(WHO) With the advice of the Working Group Members on the Training Package for the Health Sector: Cristina Alonzo MD (Uruguay). Dr. Dr Mark Griffiths (UK). Prof. graphics graphics and text used in preparing these materials for a broad audience. Italy). Irena Buka MD (Canada). Stephania Borgo MD (ISDE. Stephan Boese-O’Reilly MD MPH (Germany). Yona Amitai MD MPH (Israel). Dr. Alison M Good BSc Dip Med Tox MSc (UK). Further support was kindly provided by the UK Department of Health. Etzel.Developmental & environmental origins of adult disease ACKNOWLEDGEMENTS WHO is grateful to the US EPA Office of Children’ Children’s Health Protection for financial support that made this project possible and for some of the data. Dr Elaine Lynch Farmery (UK). Italy). First draft prepared by Marie-Noel Bruné. Amalia Laborde MD (Uruguay). Dr Raquel Duarte-Davidson (UK). Ernesto Burgio (ISDE. Prof Gary Coleman (UK). Sir Peter Gluckman (New Zealand). Prof. Kathy Shea MD (USA). Reviewers: Prof. Dr John Thompson (UK). Oriol Vall Combelles (Spain) Dr Huw Brunt (UK). Jenny Pronczuk MD (WHO) Christian Schweizer TO (WHO/EURO). Ligia Fruchtengarten MD (Brazil). Dr. MD PhD Marie-Noël Bruné. Michael Hanson (UK). MSc 44 . Dr Laura Yates (UK) WHO Project coordination: Latest update: October 2011 10/19/2011 Ruth A. MSc. Lilian Corra MD (Argentina).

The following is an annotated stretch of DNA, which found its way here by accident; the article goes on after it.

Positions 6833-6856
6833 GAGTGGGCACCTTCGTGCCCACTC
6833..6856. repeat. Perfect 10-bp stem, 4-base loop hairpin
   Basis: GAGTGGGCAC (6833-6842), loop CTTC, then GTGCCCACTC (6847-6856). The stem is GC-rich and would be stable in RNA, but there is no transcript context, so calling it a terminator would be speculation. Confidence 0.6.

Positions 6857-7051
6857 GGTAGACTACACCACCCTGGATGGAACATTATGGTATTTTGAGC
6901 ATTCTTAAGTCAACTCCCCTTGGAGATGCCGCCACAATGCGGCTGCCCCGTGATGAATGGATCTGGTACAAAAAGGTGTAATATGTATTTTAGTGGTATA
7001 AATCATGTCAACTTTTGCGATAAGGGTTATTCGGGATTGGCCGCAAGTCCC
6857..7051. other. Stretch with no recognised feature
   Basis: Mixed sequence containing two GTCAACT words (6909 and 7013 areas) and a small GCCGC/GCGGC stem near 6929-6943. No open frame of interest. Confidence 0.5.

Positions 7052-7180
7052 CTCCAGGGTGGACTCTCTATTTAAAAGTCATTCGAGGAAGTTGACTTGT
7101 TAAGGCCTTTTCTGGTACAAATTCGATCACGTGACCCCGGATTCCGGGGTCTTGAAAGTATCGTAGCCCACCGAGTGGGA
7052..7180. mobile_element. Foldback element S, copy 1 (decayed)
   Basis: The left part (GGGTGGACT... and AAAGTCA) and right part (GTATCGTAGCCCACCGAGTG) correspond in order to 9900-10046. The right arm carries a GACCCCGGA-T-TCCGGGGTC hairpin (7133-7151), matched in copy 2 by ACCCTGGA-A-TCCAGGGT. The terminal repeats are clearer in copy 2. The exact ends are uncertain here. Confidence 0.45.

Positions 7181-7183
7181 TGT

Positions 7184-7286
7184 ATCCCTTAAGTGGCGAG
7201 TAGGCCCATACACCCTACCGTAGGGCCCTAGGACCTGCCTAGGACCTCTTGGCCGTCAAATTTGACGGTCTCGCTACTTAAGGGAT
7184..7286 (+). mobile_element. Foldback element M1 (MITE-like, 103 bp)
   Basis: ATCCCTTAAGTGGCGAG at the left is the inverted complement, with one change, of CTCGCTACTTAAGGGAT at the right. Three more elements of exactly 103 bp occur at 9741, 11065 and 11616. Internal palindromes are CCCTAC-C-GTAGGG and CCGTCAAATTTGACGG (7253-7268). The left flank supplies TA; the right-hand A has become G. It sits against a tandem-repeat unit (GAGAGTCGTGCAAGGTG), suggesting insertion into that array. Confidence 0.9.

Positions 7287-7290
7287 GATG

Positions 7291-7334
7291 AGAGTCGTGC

This publication is being distributed without warranty of any kind. addition or deletion) to the presentation. the adaptor shall be responsible for all modifications made. Errors and omissions excepted. incidental. or consequential damages. All modifications shall be clearly distinguished from the original WHO material. territory. 10/19/2011 45 . The opinions and conclusions expressed do not necessarily represent the official position of the World Health Organization. the names of proprietary products are distinguished by initial capital letters. Dotted lines on maps represent approximate border lines for which there may not yet be full agreement. city or area or of its authorities. The World Health Organization disclaims all responsibility for adaptations made by others. or concerning the delimitation of its frontiers or boundaries. If users of this training module should find it necessary to make any modifications (abridgement.Developmental & environmental origins of adult disease DISCLAIMER       The designations employed and the presentation of the material in this publication do not imply the expression of any opinion whatsoever on the part of the World Health Organization concerning the legal status of any country. including any general. In no event shall the World Health Organization be liable for damages. Users are encouraged to search standard medical databases for updates in the science for issues of particular interest or sensitivity in their regions and areas of specific concern. The mention of specific companies or of certain manufacturers’ products does not imply that they are endorsed or recommended by the World Health Organization in preference to others of a similar nature that are not mentioned. arising out of the use of this publication The contents of this training module are based upon references available in the published literature as of its last update. either express or implied. special.